If you like gambling you’ll love shopping at Bunnings. Some staff are brilliant and very knowledgible – others are far worse than useless giving completely wrong advice (“a four stroke mower has four cylanders and a two stroke mower has two cylanders.” Just nonsense!)
The lottery is finding the good guys and dodging the idiots.
So here’s my advice.
1. Do a GOOGLE search including the word Bunnings. (Don’t search within the Bunnings site because its rubbish at searching.)
2. Find what you want online, print it off and take it to the store.
3. Interestingly, not all stores carry all Bunnings products, so it may not be there – but no one really knows! DO NOT believe the first staffy that tells you they don’t have one. Ask more than one person until you exhaust the possibilities or yourself. Mid week or early evenings are best for this. Forget weekend visits.
NOTE: I followed my advice the other day looking for a plaster-sanding-tool, I’d found on the Bunnings site. Team member 1 said “Dunno, try tools”, Team member 2 (in tools) said “No way. It was an online order item.” I’ve never heard of online orders despite searching the Bunnings Website and shopping there every second day for over two years. Team member 3 suggested we wander over to the plastering section and voila! There it was. All up, about 45 minutes and 3 team members to track down a tool advertised by Bunnings on their website!
1.Why can’t the Bunnings website tell me what items are at what stores?
2. Why can’t a page printed from the website be checked at store to see where it is?
3. Why do Bunnings train their staff to be more knowledgable about the products on the shelves?
It's my fault (and all those shoppers like me). We want low prices and a wide range of products. We grizzle about terrible service but keep on spending. There WERE plenty of Hardware stores with great service (but higher prices) and guess what? Most have closed down. Bunnings NEVER have to close down a store; they just keep opening new ones.
PS. If you have a paint or handyman problem click here and I'd be happy to help.
I was working at a clients place in Mosman when a plumber pulled up. Without even looking at the job he had to do, he grabbed two wrenches and a rag and dashed inside.
I looked down at the tools I had spread around me. It looked like an explosion at a Bunnings.
Being a handyman has a tremendous variety of work, which is why I like the trade so much. BUT each type of job has a required range of tools: woodworking tools, painting tools, plastering tools, tiling tools etc. As a result, handymen need many more tools than a regular specialist tradesman.
So when my quote comes to you please bear in mind, a lot of that money goes into overheads ... such as tools.
PS. If you have a painter or handyman with ALL the gear click here and I'd be happy to help.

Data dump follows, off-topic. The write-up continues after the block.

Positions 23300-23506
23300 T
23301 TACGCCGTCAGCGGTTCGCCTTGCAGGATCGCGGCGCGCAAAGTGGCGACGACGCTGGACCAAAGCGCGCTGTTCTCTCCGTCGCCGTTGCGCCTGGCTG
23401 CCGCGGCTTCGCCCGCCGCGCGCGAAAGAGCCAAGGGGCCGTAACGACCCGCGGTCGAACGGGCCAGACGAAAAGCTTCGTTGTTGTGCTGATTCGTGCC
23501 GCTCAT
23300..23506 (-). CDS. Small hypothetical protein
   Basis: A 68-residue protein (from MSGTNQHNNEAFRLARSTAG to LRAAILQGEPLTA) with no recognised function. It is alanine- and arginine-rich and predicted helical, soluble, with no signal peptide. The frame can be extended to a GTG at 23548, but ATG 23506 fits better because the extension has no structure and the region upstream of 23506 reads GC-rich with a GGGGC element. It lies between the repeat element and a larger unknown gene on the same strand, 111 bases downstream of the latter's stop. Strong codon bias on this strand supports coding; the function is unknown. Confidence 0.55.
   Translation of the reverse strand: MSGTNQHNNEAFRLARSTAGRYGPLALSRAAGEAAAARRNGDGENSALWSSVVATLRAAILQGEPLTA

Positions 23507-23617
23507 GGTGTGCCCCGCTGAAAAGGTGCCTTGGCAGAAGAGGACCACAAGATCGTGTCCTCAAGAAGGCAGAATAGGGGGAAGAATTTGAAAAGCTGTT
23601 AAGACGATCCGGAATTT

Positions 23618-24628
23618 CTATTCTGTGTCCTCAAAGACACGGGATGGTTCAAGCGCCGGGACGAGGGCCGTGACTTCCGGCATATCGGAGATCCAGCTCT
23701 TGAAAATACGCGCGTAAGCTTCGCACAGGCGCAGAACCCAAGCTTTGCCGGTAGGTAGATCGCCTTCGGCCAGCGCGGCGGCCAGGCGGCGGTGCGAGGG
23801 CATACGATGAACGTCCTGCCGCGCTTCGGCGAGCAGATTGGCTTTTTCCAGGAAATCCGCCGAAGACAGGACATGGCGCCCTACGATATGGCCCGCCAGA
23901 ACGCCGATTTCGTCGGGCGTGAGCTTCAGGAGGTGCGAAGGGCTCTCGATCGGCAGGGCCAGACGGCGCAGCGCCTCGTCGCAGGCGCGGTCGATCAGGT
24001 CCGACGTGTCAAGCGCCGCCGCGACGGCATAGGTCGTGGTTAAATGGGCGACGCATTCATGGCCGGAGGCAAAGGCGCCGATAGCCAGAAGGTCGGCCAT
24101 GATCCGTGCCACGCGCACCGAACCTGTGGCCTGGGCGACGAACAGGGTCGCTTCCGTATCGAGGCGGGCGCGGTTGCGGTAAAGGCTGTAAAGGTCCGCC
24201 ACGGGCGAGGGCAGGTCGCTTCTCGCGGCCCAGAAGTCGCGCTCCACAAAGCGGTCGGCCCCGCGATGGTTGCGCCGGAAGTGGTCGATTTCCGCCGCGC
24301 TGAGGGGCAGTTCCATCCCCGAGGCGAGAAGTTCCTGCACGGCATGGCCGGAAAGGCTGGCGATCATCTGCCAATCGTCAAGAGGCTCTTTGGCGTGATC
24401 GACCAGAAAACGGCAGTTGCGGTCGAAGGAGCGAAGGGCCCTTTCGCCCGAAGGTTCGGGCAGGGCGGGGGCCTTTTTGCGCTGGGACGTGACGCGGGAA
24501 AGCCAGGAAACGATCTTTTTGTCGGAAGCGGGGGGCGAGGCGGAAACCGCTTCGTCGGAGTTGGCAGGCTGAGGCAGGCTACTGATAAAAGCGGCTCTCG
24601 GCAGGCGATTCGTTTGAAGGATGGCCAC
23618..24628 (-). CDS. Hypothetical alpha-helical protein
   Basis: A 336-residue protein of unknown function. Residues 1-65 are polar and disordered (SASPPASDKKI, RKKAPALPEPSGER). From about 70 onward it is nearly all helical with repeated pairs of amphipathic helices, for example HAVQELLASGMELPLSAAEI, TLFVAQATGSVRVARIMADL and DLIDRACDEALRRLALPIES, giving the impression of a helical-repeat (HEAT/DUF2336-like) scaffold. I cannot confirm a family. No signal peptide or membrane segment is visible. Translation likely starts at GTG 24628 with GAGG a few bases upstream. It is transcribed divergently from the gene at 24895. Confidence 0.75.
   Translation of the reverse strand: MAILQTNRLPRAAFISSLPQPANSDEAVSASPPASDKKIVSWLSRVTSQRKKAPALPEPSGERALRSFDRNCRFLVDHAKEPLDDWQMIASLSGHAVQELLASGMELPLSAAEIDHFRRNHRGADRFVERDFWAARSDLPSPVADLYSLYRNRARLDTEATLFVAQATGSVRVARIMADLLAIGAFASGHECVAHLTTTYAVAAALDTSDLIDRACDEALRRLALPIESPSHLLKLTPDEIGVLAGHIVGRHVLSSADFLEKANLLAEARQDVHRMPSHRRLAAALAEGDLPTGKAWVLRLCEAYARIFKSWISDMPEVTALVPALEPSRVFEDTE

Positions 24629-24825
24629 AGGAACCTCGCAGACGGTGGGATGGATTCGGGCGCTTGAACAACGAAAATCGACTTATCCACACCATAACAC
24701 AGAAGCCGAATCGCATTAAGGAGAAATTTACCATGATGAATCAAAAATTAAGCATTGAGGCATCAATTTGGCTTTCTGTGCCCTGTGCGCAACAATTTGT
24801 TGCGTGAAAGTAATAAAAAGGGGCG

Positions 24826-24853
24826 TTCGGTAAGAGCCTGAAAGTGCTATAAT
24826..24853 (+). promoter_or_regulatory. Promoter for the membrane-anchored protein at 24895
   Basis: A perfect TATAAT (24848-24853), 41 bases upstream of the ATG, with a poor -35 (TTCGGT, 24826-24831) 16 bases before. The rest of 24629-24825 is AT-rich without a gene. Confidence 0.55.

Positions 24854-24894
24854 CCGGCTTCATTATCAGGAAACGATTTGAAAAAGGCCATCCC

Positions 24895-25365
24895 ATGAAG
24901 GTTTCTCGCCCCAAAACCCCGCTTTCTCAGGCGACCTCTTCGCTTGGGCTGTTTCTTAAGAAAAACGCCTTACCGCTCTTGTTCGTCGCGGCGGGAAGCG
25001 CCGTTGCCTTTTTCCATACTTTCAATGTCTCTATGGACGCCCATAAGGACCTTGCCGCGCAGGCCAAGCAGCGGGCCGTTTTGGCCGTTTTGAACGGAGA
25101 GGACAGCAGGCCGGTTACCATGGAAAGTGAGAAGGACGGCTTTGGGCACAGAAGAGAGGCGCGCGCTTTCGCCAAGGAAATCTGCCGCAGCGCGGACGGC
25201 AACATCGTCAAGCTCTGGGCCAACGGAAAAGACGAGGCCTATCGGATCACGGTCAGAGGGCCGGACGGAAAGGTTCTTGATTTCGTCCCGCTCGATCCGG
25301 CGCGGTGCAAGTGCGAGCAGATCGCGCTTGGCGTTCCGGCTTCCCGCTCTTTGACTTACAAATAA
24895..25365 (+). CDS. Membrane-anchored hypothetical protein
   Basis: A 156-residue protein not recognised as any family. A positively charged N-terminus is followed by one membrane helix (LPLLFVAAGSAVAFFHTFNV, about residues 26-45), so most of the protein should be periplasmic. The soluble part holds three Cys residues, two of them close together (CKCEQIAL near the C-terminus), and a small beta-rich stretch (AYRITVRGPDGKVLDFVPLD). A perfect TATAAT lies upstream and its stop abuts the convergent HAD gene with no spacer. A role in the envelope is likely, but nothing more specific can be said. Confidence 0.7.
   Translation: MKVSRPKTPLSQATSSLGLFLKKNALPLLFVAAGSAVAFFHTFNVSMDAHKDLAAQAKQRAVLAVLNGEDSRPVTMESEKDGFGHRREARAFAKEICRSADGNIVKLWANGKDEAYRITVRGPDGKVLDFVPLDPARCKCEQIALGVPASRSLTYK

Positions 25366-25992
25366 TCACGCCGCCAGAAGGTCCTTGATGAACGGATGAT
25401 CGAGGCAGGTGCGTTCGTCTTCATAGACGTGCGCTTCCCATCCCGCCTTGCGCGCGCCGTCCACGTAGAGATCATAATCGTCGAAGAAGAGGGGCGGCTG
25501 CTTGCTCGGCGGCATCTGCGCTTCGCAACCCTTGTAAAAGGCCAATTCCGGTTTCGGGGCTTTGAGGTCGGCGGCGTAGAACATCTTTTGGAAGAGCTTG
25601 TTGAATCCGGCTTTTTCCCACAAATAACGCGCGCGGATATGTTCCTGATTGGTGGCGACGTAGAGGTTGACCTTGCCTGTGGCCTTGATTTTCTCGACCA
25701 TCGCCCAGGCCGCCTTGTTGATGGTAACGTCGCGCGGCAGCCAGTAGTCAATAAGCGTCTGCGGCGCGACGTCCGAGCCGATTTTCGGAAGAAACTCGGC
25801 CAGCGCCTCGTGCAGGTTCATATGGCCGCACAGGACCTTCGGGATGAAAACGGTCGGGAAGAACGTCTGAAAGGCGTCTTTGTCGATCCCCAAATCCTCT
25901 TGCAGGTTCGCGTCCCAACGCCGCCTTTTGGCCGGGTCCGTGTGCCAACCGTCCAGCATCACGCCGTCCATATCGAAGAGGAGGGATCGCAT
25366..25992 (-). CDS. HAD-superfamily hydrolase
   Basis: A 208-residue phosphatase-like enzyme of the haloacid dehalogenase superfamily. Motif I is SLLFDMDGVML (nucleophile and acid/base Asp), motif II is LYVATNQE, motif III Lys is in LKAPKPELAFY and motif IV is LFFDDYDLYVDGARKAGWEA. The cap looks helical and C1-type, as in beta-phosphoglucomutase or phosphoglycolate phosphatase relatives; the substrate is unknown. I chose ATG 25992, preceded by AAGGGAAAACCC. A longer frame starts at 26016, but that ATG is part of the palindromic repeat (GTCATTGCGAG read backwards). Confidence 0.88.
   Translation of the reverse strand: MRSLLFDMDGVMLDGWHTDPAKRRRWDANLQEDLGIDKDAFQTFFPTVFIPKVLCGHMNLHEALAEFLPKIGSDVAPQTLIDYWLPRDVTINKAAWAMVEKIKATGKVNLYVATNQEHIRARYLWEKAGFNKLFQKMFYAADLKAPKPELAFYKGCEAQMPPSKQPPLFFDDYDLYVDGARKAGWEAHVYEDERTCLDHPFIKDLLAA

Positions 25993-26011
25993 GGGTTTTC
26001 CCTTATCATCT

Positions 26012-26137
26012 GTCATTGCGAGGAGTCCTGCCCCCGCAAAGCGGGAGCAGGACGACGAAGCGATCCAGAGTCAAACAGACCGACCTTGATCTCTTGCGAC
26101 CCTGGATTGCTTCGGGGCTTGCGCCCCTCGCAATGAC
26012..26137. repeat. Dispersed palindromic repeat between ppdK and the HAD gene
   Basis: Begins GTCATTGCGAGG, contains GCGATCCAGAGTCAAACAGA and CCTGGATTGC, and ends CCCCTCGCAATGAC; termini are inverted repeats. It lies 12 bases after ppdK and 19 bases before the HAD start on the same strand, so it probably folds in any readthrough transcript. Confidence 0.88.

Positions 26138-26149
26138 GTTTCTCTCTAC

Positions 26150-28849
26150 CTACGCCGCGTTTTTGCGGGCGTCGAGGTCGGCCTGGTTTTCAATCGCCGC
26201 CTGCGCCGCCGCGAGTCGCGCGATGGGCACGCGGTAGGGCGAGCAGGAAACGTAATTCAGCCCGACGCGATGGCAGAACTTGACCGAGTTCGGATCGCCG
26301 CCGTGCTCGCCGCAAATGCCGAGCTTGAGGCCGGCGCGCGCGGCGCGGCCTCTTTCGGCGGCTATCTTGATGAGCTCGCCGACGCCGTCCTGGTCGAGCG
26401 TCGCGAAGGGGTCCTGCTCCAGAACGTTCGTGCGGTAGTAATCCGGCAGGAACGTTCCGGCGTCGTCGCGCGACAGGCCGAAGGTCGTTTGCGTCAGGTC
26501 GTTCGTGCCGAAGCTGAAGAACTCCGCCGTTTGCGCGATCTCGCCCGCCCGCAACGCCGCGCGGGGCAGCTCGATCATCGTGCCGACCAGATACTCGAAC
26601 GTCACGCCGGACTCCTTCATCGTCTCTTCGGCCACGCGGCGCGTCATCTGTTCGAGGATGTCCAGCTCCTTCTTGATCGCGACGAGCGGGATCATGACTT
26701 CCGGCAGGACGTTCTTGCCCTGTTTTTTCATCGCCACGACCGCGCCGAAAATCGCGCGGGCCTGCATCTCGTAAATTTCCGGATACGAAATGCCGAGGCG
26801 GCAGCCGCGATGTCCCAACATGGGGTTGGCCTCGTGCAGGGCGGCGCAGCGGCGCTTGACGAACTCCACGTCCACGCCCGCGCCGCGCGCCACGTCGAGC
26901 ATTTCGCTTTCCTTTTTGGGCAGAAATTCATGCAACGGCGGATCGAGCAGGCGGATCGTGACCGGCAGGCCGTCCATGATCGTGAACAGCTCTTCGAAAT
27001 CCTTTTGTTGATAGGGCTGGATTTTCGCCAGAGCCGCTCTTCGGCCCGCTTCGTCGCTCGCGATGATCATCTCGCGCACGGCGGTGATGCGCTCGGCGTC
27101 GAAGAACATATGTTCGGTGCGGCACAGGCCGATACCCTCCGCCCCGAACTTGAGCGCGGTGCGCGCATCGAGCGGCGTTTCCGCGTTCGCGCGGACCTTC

If your kitchen cupboards are less than 30 years old they probably have ‘European Hinges’ that are mostly made in Germany but increasingly in Asia. Better words might be hidden or invisible hinges. European hinges come in a bewildering number of brands and configurations (or maybe I’m easily bewildered).
The main advantage is that the hinge is invisible when the cupboard is shut. Another advantage is that most European hinges can do more that hold the door on. Many help the door snap shut. Some snap shut but don’t slam. Some allow for very wide opening. Some are specially made for corner cupboards allowing greater access to space in the corner.
BUT … all this cleverness and flexibility comes at a price. The price is that European hinges become loose and sloppy over time, fall off or just break.
As a Handyman I see this all the time. This week I’m doing two hinge jobs.
Most people put up with dodgy hinges for far too long. It’s a job that I can help with. You do the repair like this:
- Remove troublesome/broken hinge.
- Identify the brand.
- Take to the correct supplier (not always Bunnings).
- Match and buy replacement.
- Return to your home and install.
- Adjust for correct fit.
If this sound like a pain in the neck call me and I’ll happily fix your hinges for you.
I’m in Bunnings a lot and I often overhear conversations – OK I snoop. It always amuses me when I hear customers asking the sales assistants ‘how’ to do something as if they were talking to a qualified tradesman.
A lot of people (my wife included) think sales staff should be experts in their field. But it’s been my experience that you don’t get experts by paying minimum retail wage.
Now, don’t get me wrong. Some of the sales staff are very good … at their jobs. The paint mixing guys have a real eye and skill for matching a faded sample chip from someones wall.
But can they scrape, sand, wash, fill, bind, prime and paint an ancient window sill? Probably not because they are SELLING stuff, they are not USING stuff.
PS> Additional thought: Bunnings is basically Coles for hardware. Would you ask a Coles shop assistant how to cook a meal using their grocery items?
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